Unraveling quality of life measures within interventions: A focus on children with cerebral palsy

Earlier this year, members of the Jack Brockhoff Child and Wellbeing Program were invited to join the Centre for Research Excellence in Cerebral Palsy (CRE-CP), which was recently awarded by the National Health Medical Research Council (NHMRC) to the Murdoch Childrens Research Institute (MCRI). The aim of this Centre is to substantially improve the assessment and care of young people with cerebral palsy in Australia. Working together with a number of leading clinicians and researchers, we will undertake a range of projects to improve the outcomes for children including trials of various medical, allied health and surgical interventions and how these interventions impact on their quality of life. More information can be found out about the centre, which is led by Professor Dinah Reddihough here: www.mcri.edu.au/CREcerebralpalsy 

To start this wonderful work off, I will hold a seminar at the MCRI to introduce the construct of quality of life and how this can be measured and implemented within clinical interventions in order to better understand their impact beyond functional change to outcomes valued by families and children.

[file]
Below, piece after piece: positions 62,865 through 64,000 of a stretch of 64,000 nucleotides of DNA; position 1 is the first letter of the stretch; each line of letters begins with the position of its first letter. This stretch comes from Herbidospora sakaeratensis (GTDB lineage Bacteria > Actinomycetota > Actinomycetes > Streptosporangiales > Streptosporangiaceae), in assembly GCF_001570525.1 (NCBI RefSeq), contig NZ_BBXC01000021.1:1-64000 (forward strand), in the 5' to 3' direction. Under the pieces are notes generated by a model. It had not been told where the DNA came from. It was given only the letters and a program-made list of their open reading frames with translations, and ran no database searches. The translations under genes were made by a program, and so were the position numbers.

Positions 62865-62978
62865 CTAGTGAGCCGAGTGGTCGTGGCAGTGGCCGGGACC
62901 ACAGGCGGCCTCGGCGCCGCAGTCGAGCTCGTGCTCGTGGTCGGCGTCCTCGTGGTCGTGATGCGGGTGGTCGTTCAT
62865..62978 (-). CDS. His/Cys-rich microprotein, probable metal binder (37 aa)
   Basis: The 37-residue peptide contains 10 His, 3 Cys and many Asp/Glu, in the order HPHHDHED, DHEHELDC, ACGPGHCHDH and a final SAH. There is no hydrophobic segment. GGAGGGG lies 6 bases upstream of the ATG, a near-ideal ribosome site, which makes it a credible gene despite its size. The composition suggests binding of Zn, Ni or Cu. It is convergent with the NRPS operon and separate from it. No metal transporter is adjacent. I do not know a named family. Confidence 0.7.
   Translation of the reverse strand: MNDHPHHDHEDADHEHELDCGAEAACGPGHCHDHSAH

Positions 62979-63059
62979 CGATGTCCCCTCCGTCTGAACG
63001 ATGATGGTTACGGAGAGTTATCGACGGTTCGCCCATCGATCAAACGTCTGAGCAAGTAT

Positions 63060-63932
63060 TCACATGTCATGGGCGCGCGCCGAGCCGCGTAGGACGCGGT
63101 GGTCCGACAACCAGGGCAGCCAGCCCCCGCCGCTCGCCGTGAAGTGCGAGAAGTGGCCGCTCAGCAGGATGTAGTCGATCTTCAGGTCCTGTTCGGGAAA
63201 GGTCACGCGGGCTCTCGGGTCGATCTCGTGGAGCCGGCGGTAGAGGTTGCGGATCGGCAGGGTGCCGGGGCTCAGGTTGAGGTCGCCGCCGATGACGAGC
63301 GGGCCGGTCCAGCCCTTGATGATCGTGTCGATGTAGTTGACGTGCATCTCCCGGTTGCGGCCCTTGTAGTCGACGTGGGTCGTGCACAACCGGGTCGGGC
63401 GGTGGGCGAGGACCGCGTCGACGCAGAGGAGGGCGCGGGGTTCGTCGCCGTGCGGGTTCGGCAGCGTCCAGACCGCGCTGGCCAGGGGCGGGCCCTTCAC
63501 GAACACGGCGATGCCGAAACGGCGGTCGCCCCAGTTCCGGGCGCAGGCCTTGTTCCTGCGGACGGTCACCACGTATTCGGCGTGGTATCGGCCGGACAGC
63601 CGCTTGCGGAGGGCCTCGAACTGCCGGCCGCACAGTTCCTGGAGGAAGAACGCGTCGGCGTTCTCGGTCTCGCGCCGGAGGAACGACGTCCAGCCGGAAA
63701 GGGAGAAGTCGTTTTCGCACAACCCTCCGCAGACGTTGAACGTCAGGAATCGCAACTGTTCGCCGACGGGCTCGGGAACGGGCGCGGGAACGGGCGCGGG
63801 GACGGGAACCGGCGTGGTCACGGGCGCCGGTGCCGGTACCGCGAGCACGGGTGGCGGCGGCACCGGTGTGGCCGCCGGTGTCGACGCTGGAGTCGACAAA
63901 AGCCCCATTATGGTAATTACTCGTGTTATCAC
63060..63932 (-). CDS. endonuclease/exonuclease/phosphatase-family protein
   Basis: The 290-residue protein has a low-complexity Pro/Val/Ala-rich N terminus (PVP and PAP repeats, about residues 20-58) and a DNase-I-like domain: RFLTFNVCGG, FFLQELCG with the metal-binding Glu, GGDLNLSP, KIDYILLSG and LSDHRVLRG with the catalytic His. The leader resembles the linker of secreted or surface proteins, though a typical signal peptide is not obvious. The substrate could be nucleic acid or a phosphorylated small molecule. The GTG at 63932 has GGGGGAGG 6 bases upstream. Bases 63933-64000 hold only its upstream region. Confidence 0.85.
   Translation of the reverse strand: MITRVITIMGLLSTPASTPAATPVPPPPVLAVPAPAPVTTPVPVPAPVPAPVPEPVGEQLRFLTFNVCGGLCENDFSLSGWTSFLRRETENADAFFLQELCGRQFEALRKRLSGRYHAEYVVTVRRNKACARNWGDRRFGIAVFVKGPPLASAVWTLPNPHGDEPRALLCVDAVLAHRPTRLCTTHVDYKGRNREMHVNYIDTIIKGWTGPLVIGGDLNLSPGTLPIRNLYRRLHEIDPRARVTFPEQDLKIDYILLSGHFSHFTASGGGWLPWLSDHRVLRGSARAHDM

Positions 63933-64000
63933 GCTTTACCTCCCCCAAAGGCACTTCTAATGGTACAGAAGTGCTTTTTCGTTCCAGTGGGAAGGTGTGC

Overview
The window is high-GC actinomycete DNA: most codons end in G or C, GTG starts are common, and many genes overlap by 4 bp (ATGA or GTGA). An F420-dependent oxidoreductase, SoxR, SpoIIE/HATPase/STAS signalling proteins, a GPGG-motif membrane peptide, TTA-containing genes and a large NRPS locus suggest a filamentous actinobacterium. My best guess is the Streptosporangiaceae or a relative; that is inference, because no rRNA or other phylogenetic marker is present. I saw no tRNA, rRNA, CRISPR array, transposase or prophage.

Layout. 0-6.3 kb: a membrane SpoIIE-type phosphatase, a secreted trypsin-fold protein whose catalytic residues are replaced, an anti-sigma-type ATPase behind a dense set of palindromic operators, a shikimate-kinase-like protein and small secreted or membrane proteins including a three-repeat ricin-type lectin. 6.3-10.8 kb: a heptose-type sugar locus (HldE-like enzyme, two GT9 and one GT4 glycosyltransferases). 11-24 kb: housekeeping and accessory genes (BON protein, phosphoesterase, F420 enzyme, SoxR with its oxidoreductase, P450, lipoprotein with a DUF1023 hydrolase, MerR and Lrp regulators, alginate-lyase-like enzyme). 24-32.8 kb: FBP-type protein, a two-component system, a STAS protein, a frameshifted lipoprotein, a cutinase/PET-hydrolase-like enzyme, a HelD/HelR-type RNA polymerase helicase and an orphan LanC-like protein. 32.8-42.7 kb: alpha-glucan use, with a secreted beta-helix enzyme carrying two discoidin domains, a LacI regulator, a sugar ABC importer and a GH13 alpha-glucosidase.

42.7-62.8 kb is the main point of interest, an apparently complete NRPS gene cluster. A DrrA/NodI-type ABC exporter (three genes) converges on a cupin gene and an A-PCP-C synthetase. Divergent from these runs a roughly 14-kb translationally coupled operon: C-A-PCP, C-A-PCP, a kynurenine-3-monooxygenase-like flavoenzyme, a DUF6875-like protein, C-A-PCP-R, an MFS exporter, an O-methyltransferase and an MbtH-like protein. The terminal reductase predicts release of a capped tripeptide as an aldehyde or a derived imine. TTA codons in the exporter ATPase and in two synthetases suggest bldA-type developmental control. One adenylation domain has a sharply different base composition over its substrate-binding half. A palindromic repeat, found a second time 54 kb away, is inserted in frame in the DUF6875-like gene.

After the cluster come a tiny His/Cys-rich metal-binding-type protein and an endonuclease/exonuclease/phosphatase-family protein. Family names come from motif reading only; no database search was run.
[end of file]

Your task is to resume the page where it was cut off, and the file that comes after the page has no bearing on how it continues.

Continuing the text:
Measures of quality of life (QoL) can provide a broad indication of children’s well-being across several life domains such as physical health and social and emotional well-being. This seminar will introduce the concept of quality of life and provide an overview of QoL measures for children with cerebral palsy. Given the increased number of available measures it can be hard to decide on the most appropriate measure to use. A number of criteria will be discussed that can guide clinical researchers and clinicians in their decision-making. The seminar will also focus on the inclusion of QoL outcome measures in randomised controlled trials. There are a spectrum of issues that need to be considered in order to draw helpful conclusions about the impact of interventions on children’s quality of life for clinicians, researchers and families.

Professor Rob Carter will also introduce QoL measurement from a health economics perspective, serving as a teaser to a upcoming seminar that will be held on December 3rd at MCRI. Professor Rob Carter is Head of Deakin Health Economics and a CI on the CRE-CP.

For anyone who has is curious about quality of life and how to measure it, and interventions that would benefit from including QoL measures, please do come along!

Seminar details:
Unraveling quality of life measures within interventions: A focus on children with Cerebral Palsy

When: Wednesday 1st October
Time: 3-4pm, followed by afternoon tea
Where: Walford Room:Murdoch Childrens Research Institute



Written by Dr Kim-Michelle Gilson
Post doctoral Research Fellow, Jack Brockhoff Child Health & Wellbeing Program
email: kgilson@unimelb.edu.au